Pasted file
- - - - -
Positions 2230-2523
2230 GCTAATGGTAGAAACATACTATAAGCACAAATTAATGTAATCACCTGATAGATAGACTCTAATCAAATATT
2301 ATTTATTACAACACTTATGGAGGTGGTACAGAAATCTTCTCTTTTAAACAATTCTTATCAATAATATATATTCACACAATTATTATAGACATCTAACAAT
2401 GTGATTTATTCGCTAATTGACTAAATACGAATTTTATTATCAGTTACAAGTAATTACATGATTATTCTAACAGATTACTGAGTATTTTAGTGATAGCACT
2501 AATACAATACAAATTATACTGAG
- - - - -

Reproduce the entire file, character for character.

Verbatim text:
Positions 2230-2523
2230 GCTAATGGTAGAAACATACTATAAGCACAAATTAATGTAATCACCTGATAGATAGACTCTAATCAAATATT
2301 ATTTATTACAACACTTATGGAGGTGGTACAGAAATCTTCTCTTTTAAACAATTCTTATCAATAATATATATTCACACAATTATTATAGACATCTAACAAT
2401 GTGATTTATTCGCTAATTGACTAAATACGAATTTTATTATCAGTTACAAGTAATTACATGATTATTCTAACAGATTACTGAGTATTTTAGTGATAGCACT
2501 AATACAATACAAATTATACTGAG